Professor Titlestad present some fascinating insights into Furubotn’s post-war career, when he even returned to Moscow and remained unscathed, describing him as a more constitutionally sensitive Communist, perhaps a ‘Euro-communist’ of the kind that excited leftist politicians in the western democracies in the 1950s. While I am in any case unqualified to comment on such analysis, this article focusses on the war years alone, and it seems that the record of Furubotn’s activities between 1940 and 1945 is very hazy. It is difficult to track at what time the revolutionary Communist morphed into the simpler and rather sentimental left-winger that the post-war record shows. What is clear, however, is that Furubotn defied Stalin too many times, and his enemies within the KPN made sure that accounts of his misconduct got back to the vozhd.

I thus have to express some reservations about Furubotn’s heroism and reputation. Furubotn seems rather a sorry figure to me: a man lacking formal education who learned about Marxism only when he went to Moscow, and who, after the war, drifted into a vague socialism that invoked the Bible as often as it brought in The Communist Manifesto. If Furubotn had been a Communist during the war, whether Stalinist or not, the mission of a communist was class warfare, authoritarian control (‘the dictatorship of the proletariat’, of course, which was a ridiculous slogan). The institution of Communist power always ended in the incarceration or execution of class enemies, and the abandonment of any constitutional safeguards. The senior resistance organization, Milorg, detested the Communist Party, whether it was Sunde’s or Furubotn’s, and Milorg became the official voice of the people representing the government-in-exile. Yet the Communist message still resonated strongly among major sectors of Norway’s population.

I thus maintain a few doubts about the Professor’s assessment of the integrity of Furubotn and his motives. He writes, also, that the Oslo Harbour sabotage operation orchestrated by Furubotn in the autumn of 1944 was an epochal event. “This activity, which carried the death penalty from the German side, greatly contributed to keeping the hope of liberation alive among Norwegians”,  he writes. Yet such an attack went entirely against the grain of what Milorg (and, reportedly the Stalinist rump group led by Sunde) was trying to achieve, and the reprisals could have been severe. Most Norwegians must have realized by then that the Nazis were on the run, and that the Allies were moving inexorably into occupied countries, including Norway. Which Norwegians would have been excited about the destruction of the capital’s port by a subversive revolutionary at that stage of the war?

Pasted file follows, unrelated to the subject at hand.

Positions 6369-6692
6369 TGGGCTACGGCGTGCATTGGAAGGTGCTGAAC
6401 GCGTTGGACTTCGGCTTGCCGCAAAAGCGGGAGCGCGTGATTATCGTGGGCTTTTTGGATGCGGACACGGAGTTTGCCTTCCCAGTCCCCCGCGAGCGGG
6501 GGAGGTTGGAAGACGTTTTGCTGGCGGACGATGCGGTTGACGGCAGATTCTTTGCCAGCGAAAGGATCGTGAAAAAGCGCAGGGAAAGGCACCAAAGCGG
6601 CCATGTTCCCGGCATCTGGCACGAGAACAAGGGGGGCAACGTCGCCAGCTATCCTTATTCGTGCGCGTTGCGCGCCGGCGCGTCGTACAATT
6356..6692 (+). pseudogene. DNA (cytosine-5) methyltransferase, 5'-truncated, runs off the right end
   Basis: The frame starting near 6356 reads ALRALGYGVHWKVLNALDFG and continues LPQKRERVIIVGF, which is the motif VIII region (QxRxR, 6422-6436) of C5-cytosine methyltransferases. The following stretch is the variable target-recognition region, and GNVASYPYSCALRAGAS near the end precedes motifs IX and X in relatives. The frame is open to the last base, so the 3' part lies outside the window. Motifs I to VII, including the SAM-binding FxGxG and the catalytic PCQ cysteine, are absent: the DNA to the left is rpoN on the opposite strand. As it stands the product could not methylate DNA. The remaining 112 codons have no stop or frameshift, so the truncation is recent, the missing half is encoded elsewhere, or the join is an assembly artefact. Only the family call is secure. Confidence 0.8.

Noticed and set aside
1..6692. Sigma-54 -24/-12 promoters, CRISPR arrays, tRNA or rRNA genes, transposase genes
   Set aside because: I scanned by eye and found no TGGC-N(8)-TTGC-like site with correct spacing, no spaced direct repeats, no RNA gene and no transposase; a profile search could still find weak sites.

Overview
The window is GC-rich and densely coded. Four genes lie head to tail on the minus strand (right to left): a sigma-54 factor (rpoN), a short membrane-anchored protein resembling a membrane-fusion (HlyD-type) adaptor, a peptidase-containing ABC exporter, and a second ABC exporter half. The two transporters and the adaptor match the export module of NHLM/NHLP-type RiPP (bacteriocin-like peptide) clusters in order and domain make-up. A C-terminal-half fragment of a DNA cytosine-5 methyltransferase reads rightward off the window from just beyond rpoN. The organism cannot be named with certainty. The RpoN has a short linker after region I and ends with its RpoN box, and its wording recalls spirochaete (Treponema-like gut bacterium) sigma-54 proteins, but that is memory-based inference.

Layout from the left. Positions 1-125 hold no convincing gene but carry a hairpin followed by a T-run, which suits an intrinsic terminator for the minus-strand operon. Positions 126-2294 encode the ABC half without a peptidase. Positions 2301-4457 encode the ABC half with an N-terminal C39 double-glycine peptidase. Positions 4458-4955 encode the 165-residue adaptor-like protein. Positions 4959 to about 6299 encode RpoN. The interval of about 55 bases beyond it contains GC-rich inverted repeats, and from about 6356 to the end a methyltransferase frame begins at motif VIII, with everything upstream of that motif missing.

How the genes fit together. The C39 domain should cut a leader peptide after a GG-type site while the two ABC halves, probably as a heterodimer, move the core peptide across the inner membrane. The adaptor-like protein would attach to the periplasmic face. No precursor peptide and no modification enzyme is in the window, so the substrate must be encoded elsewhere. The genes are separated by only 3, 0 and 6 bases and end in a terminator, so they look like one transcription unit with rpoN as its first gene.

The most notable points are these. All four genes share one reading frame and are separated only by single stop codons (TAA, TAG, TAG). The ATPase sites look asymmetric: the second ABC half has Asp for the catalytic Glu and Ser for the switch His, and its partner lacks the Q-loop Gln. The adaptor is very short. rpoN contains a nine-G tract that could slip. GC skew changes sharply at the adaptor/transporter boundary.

One last aspect of what appears to me to be a controversy lies in the Professor’s account of Furubotn’s time in Moscow before the war. He somewhat mysteriously writes that ‘Stalin reluctantly allowed him to return to Norway in the autumn of 1938 after 8 years in Moscow’, adding that Stalin kept the family of his son, Gilbert, in the Soviet Union as hostages. I was not aware that Stalin undertook any action ‘reluctantly’, which suggests unrealistically that the vozhd would actually listen to advice from his ministers – and that that group would actually proffer advice to him rather than simply await instructions. (The Black Book of Communism states that Furubotn ‘escaped’ from Moscow.) Elsewhere, Professor Titlestad notes that Furubotn was sent back and essentially demoted to serve a minor role in the Party in his hometown of Bergen, and the Professor has explained to me, having inspected KGB archives in Moscow, that Stalin let him go because he believed that the Gestapo would perform the murderous job for him. Yet Stalin’s ability to recall that he had let Furubotn slip through his fingers would give him additional incentive to extinguish the rebel: the PARAVANE episode of September 1944 was not the first attempt to silence Furubotn for good.

Nikolai Bukharin

The other observation that I found incongruous was the categorization of Nikolai Bukharin, whom Furubotn admired, and whom Sunde had apparently invoked alongside Genrikh Yagoda in denouncing Furubotn. Professor Titlestad writes: “Bukharin had long been one of the leading liberal Soviet leaders after the revolution in 1917, and his trial attracted significant international attention.” I believe that this is a serious misconception. Bukharin was innocent of most of the crimes he was accused of (but perhaps not that of threatening Stalin’s power), but he was no ‘liberal’. He was a Bolshevik who had enthusiastically embraced the revolution, and he was until his death a firm champion of the ‘glorious Cheka’ and its barbarous methods. A too facile equivalence of Bukharin and Furubotn glosses over what Furubotn might have become.